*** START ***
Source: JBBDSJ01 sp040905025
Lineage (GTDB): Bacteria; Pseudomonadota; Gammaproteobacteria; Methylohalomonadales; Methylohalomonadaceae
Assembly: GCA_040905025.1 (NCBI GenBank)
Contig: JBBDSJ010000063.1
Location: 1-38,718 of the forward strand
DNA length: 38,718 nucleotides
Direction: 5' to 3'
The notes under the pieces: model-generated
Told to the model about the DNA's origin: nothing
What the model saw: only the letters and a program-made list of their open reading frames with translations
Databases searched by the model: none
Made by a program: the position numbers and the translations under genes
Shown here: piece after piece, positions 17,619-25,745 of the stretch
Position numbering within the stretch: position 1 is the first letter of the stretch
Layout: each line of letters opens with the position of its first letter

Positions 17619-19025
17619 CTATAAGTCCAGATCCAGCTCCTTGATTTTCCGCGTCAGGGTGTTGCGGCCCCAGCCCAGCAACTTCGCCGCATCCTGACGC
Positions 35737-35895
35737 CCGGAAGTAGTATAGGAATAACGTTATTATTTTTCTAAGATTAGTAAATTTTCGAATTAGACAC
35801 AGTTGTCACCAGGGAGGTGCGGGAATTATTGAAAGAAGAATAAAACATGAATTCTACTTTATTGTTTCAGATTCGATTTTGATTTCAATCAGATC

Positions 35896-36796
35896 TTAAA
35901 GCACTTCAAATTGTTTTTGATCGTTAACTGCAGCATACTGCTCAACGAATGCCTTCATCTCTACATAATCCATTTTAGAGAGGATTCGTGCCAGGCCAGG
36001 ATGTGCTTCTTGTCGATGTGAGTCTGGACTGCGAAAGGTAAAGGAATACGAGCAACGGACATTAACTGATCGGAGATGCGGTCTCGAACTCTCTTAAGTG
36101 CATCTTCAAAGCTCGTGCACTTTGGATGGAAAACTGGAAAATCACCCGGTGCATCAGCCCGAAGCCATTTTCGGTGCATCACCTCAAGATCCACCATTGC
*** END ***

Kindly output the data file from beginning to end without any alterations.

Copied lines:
Source: JBBDSJ01 sp040905025
Lineage (GTDB): Bacteria; Pseudomonadota; Gammaproteobacteria; Methylohalomonadales; Methylohalomonadaceae
Assembly: GCA_040905025.1 (NCBI GenBank)
Contig: JBBDSJ010000063.1
Location: 1-38,718 of the forward strand
DNA length: 38,718 nucleotides
Direction: 5' to 3'
The notes under the pieces: model-generated
Told to the model about the DNA's origin: nothing
What the model saw: only the letters and a program-made list of their open reading frames with translations
Databases searched by the model: none
Made by a program: the position numbers and the translations under genes
Shown here: piece after piece, positions 17,619-25,745 of the stretch
Position numbering within the stretch: position 1 is the first letter of the stretch
Layout: each line of letters opens with the position of its first letter

Positions 17619-19025
17619 CTATAAGTCCAGATCCAGCTCCTTGATTTTCCGCGTCAGGGTGTTGCGGCCCCAGCCCAGCAACTTCGCCGCATCCTGACGC
Positions 35737-35895
35737 CCGGAAGTAGTATAGGAATAACGTTATTATTTTTCTAAGATTAGTAAATTTTCGAATTAGACAC
35801 AGTTGTCACCAGGGAGGTGCGGGAATTATTGAAAGAAGAATAAAACATGAATTCTACTTTATTGTTTCAGATTCGATTTTGATTTCAATCAGATC

Positions 35896-36796
35896 TTAAA
35901 GCACTTCAAATTGTTTTTGATCGTTAACTGCAGCATACTGCTCAACGAATGCCTTCATCTCTACATAATCCATTTTAGAGAGGATTCGTGCCAGGCCAGG
36001 ATGTGCTTCTTGTCGATGTGAGTCTGGACTGCGAAAGGTAAAGGAATACGAGCAACGGACATTAACTGATCGGAGATGCGGTCTCGAACTCTCTTAAGTG
36101 CATCTTCAAAGCTCGTGCACTTTGGATGGAAAACTGGAAAATCACCCGGTGCATCAGCCCGAAGCCATTTTCGGTGCATCACCTCAAGATCCACCATTGC